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You mean retro, moldy fig players who are stuck in the past but who have a command of their instrument? :twisted:

Wynton Marsalis
Scott Hamilton
+ Scott Hamilton rules... as does Wynton.

If I was going to try and list some top mainstream jazz saxophonists I'd mention players with obvious jazz tradition in their playing.

Top of my list would be:

Scott Hamilton
Harry Allen
Grant Stewart
Steve Grossman
Garry Smulyan
 

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I have never heard Wynton play sax but he is a helluva trumpet player. I assume this reference is for players who play traditional jazz but Wynton doesn't really fit the criteria of the question: "top 20 mainstream jazz sax players". We could debate the "top" criteria "ad nauseam" but each will have their own standards of success. The role of the artist is to comment upon the world around them. This pursuit is not often a road to riches or commercial success in a world where the musical "consumer" likes what they know and knows what they like. In my opinion, commercial success is hardly a measure of the quality of one's art. So, it boils down to the SOTW folks trying to figure out a universal translation for the word "top" or "greatest". This pursuit may not have a solution as the very nature of the spoken word is one fraught with ambiguity. Time is such a valuable commodity, we may be wrong to cling to the silly notion that what we feel is wonderful is the same for all.
 

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Here is an authoritative :)TGNCHK:) list of the 100 greatest saxophone players that I just found on the world-wide wisdom. Now it is just a matter of sifting through to determine who is alive. Number 57 just happens to be Joshua Redman.:D That's OK with me.
pharaoh sanders is above michael brecker.
this list is invalid.
 

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1. Thanks for the names, all (come on, let's hear some more? How about the rest of the top 100 ? Surely there was an important one missing)!
2. Age racism ? Nah. The reason I asked about younger-gen players is that I've long been convinced by Golson and Lateef & co and they're in my shelf and shuffle list. Younger ones I just haven't heard of. Respect and more gigs for the veterans.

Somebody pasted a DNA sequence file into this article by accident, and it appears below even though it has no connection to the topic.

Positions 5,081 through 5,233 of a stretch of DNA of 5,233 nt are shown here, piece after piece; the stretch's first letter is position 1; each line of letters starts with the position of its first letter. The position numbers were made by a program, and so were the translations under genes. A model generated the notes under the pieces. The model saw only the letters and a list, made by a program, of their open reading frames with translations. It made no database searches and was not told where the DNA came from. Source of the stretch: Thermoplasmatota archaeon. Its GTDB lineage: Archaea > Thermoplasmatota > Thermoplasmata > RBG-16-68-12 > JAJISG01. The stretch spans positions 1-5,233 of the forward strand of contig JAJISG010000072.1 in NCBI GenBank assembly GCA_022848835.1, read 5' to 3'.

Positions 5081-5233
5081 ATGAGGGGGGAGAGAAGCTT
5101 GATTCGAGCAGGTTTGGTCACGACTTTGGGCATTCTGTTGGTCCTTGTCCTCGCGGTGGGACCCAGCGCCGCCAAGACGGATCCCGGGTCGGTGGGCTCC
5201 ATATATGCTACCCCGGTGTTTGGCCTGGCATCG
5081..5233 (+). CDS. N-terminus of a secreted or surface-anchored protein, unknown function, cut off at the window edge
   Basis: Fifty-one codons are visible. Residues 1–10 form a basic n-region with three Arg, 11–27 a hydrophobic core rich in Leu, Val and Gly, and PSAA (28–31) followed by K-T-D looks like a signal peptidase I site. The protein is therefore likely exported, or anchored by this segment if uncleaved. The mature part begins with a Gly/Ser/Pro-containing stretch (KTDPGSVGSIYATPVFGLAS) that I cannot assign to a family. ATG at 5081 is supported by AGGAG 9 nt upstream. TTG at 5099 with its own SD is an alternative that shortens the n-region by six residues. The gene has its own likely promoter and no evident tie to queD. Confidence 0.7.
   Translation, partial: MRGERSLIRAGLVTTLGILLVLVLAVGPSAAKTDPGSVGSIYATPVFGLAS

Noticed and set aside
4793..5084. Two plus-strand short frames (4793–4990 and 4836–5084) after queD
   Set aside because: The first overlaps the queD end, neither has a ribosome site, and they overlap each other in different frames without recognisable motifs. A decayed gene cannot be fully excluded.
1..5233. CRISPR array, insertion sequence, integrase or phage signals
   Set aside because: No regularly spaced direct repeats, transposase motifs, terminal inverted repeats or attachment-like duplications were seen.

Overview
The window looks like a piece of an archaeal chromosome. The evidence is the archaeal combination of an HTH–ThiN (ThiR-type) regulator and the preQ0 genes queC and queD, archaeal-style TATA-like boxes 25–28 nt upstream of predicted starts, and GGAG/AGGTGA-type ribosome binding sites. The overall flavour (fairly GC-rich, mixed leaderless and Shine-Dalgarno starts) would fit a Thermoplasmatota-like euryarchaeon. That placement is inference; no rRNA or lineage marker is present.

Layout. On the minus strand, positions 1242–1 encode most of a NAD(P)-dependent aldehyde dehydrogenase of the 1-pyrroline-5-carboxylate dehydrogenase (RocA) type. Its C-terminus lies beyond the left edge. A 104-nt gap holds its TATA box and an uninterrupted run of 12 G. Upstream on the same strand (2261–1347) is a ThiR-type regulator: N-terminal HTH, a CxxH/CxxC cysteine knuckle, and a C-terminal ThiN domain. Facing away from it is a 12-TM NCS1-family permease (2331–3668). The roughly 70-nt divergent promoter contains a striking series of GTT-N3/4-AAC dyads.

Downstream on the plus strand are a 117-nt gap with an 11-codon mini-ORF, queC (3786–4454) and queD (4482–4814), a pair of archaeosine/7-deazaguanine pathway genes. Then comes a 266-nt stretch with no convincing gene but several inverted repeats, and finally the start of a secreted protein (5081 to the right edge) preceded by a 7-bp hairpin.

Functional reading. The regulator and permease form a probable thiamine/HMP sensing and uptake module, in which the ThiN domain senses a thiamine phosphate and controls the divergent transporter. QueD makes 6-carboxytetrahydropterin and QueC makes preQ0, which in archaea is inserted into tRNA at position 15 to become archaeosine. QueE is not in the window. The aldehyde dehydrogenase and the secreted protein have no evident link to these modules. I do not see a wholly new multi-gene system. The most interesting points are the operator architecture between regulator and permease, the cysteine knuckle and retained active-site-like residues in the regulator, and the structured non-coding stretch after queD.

3. See my second post. By your (and my) age we should have enough humor and a life not to take any list of top N too seriously. I took for granted that what it mostly tells about is the likings of each poster.
4. Mainstream. We all like to be average, mainstream, Joe Q Public etc., right ? No. But that's one vague distinction from happy jazz, swing, "acid jazz", easy listening or smooth "jazz". Stuff that has some more than a single chord and the blues scale. Without the synth string carpet, harps or straw hats. With more skill and still saying something. Give us some better words.

PS. Do you guys really read the posts before you reply to them with a rant ? I mentioned Bergonzi and Rollins, for starters ... Sure they're practising champions, I'm just interested in hearing more stuff from related talents less known to myself... Don't get me started. I enjoy a good roast every now and then, with a backfire :D.

Guys I really like the above mentioned saxophonists but nobody has yet said anything about a certain Francesco Cafiso who, at the age of 16, was said that he was the reincarnation of Charlie Parker. Now he is 25 and at the age of 45 he will be touching the heaven with his alto Sax.
Check him out:
 

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Nice clip of Cafiso above, not a big fan of that composition but the playing was top notch. Thanks for bringing him to my attention.

Hey, Ellery's playing standards these days so does he qualify??

 

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Nice clip of Cafiso above, not a big fan of that composition but the playing was top notch. Thanks for bringing him to my attention.

Hey, Ellery's playing standards these days so does he qualify??

If that's "mainstream", I must have missed a memo.
 

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This was a nice revisit to an old thread. Someone I have recently been turned on to is Ralph Bowen. A friend turned me on to Michel Camilo a few months ago, and I got one of his big band recordings from the early 90's. Ralph ripped a couple of awesome tenor solos, especially on a song called Not Yet. When I tried to find more of his work, I saw that he is currently recording and teaching. I have his two latest albums and thoroughly enjoy them. I know he's not probably not considered in the top ten of sax players out there, but I am really enjoying his stuff right now. Just thought I'd share since I didn't see him mentioned in the thread.
 

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Renato Caranto is one of my favorite players. I have been watching him develop as a player for the last 15 years. In the last couple years it seems like he has developed a solid conception and personal sound. Renato is a jazz guy for sure, but we have seen him many times playing with a blues bands in the trenches on a rainy week night. I think he could reach a larger audience. He writes good tunes and that's what it takes to break into the big time. I think he might have received Grammy attention for work on Esperanza Spalding's recording that won. Probably a paper certificate. I have a buddy who played on the recording that won best Latin Jazz and he got paper.